You are perfectly placed as an #ICnewbies to get out around the business, understand the frustrations and challenges faced by colleagues, all of which act as the noise around our communications. We know what messages are going out to the business but I think it’s fair to say many of us get too caught up at our desks and don’t spend enough time out with our audiences.
Set yourself time in your diary to floor walk the office, come in early or finish later to catch shift workers who you wouldn’t normally see or perhaps arrange to spend a morning/afternoon with a team you wouldn’t have much interaction with. Having worked at a commercial airline I spent time having lunch with engineers, came in for nightshifts with the teams out on the ramp and took flights to speak with the cabin and flight crews.
Don’t forget about your leadership team, they need to be seen, heard and the golden nugget, listen to their employees. You could put together an annual plan where your leadership team visits different areas of the business, spending 1-2 hours with colleagues without interruptions and listening to what people have to say. This will help to fill the gap in what isn’t been said by removing some of the barriers that exist within the organisation. You can then track questions and common themes and build responses into your regular communications or follow up with to make sure colleagues know the leadership team are listening to them.
Jo Hooper – Just be human
As someone who suffered from work-related anxiety in the past, I’m always interested in hearing ways internal communication can help change the way we talk about mental health in the workplace. Jo only had a 15-minute lightning talk slot yet her messages really hit home about talking openly, honestly and ultimately, just be human.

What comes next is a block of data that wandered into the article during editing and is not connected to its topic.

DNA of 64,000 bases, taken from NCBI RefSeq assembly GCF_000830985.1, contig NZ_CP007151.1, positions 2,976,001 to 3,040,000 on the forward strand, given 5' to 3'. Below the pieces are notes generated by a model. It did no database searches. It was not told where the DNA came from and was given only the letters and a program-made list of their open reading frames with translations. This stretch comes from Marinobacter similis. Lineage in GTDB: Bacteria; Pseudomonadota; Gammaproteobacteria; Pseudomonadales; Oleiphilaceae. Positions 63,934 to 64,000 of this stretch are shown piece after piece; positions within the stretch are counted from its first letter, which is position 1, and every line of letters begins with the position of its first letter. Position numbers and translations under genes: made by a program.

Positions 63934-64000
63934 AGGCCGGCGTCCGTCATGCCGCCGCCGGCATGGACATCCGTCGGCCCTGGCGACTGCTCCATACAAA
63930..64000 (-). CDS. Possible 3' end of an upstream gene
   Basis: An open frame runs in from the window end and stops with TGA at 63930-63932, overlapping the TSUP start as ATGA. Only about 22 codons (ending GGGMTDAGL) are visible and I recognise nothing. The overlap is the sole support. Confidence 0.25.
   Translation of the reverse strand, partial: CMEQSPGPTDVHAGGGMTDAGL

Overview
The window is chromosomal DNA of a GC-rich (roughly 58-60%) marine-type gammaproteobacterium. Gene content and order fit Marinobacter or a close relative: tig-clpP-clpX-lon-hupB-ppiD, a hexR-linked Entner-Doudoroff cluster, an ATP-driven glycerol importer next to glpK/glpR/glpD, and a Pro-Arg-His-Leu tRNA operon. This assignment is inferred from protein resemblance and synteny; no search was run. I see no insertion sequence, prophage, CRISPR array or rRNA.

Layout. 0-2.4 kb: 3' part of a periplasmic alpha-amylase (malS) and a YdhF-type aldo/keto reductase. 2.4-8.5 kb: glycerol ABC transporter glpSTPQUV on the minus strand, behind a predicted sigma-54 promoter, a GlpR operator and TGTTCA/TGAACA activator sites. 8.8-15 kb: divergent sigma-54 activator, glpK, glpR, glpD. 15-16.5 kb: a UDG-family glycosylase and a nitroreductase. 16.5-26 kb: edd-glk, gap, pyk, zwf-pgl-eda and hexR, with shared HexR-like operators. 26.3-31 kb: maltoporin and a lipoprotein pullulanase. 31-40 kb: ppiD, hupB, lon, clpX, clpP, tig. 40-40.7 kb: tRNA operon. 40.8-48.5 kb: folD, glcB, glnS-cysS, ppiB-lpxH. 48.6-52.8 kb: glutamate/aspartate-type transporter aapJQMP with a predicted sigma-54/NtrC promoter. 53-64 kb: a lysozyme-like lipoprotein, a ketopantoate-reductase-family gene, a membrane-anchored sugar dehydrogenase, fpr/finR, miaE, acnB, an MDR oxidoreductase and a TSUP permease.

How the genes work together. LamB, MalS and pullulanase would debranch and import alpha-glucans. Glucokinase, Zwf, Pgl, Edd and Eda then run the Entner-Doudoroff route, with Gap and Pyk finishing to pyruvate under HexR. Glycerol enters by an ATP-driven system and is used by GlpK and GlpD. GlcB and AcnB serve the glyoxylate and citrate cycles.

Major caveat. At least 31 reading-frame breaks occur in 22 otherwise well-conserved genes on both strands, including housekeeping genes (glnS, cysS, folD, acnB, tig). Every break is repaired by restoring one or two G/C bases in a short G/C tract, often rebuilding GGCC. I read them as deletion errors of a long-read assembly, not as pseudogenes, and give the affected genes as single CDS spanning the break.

Jo Hooper delivering her lightning talk
It’s worth thinking about your own wellbeing communications and how you might need to step away from the corporate style and tone to make the language appropriate. As Jo highlighted, we aren’t councillors and rather than worrying all the time about saying the wrong thing just be human. When it comes to wellbeing communications, take a step back and think to yourself ‘Does this sound like something my friend would say to me’?
We should be working closely with our HR colleagues to help provide practical and useful guidance, especially to line managers. Rather than providing loads of resources hidden on the intranet go simpler with suggestions such as meeting a colleague coming back to work for a coffee outside the office and walk in with them, clearing down their inbox and letting them know to ease any apprehensions or even dropping a simple call to see how they would their first morning back to be.
Everyone has the opportunity in #ChangingTheConvo, whether it’s asking the question why or walking the floor to listen to what really matters for your colleagues. I appreciate conferences aren’t everyone’s cup of tea so I’ll be looking at more ways to support #ICnewbies beforehand with some help pre-event networking tips and events.
My personal thanks to everyone involved in making the conference happen and to all of the fantastic speakers, sadly I couldn’t fit all of them into this post.
The CIPR inside committee (minus Helen D)